Climate change is currently recognized as the greatest global health threat of the 21st century, with key implications for health equity.1 Low-income communities are often exposed to the threats of energy insecurities, environmental hazards, a higher burden of preexisting health conditions, and are least likely to have resources to address the compounding vulnerabilities that are worsened by climate change.
Energy insecurity, the inability to meet household energy needs, is increasingly becoming a source of hardship for millions around the world.2 It has dire physical, behavioral, and economic consequences.3 Yet, most research on energy-associated economic factors and policy efforts has lacked a structured approach and has not examined the compounded energy, socioeconomic, and health inequities.2 Researchers need to systematically investigate climate injustices using frameworks from health equity research (i.e., examining social inequities and vulnerabilities and understanding how to distribute and provide equitable energy to low-income, marginalized, and underserved households) and develop interventions to achieve equity. We offer key research topics associated with climate change and health equity based on the energy insecurity framework3 (see Figure 1) to raise awareness of a critical planetary health threat that merits attention in behavioral medicine research:
Figure 1. Domains from the Energy Insecurity Framework
Energy insecurity disproportionately affects low-income and racial/ethnic minority households due to the history of structural racism that neglected their socioeconomic opportunities for wealth accumulation, and safe and energy-efficient housing.4 For generations, African Americans have lived in inadequate housing structures and deteriorated energy infrastructure that resulted in adverse outcomes including 1) energy burden and shut-offs, 2) extreme weather and climate impacts, 3) gentrification and displacement and 4) health inequities. Research is needed to understand the multigenerational health impacts from the disproportionate energy burden that affects low-income individuals. In turn, this can help to improve health and social outcomes while also promoting energy efficient programs such as weatherization to enhance energy efficiency and reduce costs.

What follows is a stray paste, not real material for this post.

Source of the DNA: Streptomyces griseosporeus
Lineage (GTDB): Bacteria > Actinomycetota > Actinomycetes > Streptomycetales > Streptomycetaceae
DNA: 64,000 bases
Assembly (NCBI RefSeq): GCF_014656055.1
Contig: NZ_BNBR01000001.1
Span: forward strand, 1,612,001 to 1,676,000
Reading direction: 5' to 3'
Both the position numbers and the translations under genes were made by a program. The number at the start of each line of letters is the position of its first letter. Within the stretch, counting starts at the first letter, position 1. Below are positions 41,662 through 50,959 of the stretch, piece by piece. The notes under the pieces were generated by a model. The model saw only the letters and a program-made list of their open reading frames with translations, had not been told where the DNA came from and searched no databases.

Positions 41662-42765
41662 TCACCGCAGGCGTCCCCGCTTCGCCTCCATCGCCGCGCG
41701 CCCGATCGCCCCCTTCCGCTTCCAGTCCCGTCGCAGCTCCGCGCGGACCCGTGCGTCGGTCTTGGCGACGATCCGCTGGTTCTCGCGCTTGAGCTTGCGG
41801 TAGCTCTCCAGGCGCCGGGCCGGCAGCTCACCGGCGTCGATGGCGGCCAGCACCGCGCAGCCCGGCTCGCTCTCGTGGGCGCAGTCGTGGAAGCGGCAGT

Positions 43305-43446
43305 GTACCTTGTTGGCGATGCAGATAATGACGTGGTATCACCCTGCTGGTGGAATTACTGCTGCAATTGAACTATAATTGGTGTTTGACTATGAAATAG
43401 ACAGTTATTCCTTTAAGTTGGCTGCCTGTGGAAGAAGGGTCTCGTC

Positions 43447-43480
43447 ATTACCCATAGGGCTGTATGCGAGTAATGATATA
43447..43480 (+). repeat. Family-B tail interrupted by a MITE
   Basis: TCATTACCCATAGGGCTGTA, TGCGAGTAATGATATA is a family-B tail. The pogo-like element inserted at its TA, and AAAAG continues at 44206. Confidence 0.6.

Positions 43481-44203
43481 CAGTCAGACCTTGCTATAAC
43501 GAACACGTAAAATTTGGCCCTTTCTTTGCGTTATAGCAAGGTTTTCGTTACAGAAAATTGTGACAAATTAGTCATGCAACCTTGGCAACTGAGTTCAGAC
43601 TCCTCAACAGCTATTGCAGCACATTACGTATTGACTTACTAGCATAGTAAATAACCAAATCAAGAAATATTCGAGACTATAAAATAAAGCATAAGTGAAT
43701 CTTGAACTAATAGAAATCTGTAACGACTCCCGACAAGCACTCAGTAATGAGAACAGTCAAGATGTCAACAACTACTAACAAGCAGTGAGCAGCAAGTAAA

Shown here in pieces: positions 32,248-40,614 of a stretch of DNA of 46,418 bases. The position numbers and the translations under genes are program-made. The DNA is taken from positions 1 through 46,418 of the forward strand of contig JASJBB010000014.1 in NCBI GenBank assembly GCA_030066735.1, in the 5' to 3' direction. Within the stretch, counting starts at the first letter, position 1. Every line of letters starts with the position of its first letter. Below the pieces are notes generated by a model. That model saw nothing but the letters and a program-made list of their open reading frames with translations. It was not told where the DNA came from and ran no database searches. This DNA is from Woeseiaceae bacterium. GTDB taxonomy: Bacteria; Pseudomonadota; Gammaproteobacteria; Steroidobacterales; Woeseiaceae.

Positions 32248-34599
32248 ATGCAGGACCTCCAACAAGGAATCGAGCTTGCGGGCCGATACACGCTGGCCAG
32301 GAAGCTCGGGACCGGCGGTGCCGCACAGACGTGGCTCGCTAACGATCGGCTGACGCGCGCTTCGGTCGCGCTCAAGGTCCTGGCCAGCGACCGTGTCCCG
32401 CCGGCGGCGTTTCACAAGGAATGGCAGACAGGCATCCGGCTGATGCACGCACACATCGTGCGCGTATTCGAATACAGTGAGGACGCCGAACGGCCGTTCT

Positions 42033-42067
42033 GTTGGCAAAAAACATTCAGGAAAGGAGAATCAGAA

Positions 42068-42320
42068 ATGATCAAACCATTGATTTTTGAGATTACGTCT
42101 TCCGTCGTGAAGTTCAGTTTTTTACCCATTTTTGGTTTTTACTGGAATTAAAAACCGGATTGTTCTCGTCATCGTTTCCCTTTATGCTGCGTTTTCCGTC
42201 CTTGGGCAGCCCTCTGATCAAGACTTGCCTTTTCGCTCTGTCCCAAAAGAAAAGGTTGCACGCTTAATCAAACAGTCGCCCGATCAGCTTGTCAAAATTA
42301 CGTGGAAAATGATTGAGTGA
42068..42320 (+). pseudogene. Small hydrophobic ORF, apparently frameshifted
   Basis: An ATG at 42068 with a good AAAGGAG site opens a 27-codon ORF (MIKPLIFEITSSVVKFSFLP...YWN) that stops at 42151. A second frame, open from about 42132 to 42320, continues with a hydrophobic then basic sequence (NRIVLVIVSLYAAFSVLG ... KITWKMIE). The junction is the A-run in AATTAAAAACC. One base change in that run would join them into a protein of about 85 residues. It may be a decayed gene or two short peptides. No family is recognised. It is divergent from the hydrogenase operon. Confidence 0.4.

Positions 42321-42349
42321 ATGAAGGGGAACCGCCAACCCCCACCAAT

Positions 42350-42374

Although there is evidence regarding the link between living in poverty and chronic stress among low-income populations, qualitative and quantitative data are needed to understand the associations between housing and energy-related issues and stress. Specifically, what are some of the energy-related pathways to stress that lead to negative health outcomes observed in populations at a socioeconomic disadvantage? A recent study in a South Bronx neighborhood in New York City examined associations between housing and energy-related issues and stress and found energy insecurity to be an important contributor to chronic stress in low-income households.5 Additional pathways to stress that can be examined in future research could include chronic diseases, economic hardship, and health issues.
This unequivocal call for evidence for action and a research agenda for climate solutions related to behavioral health can likely add momentum to move climate change policies faster.
For more information, please visit the Intergovernmental Panel on Climate Change (IPCC) Six Assessment Report: Climate Change 2022: Impacts, Adaptation and Vulnerability at https://www.ipcc.ch/report/ar6/wg2/.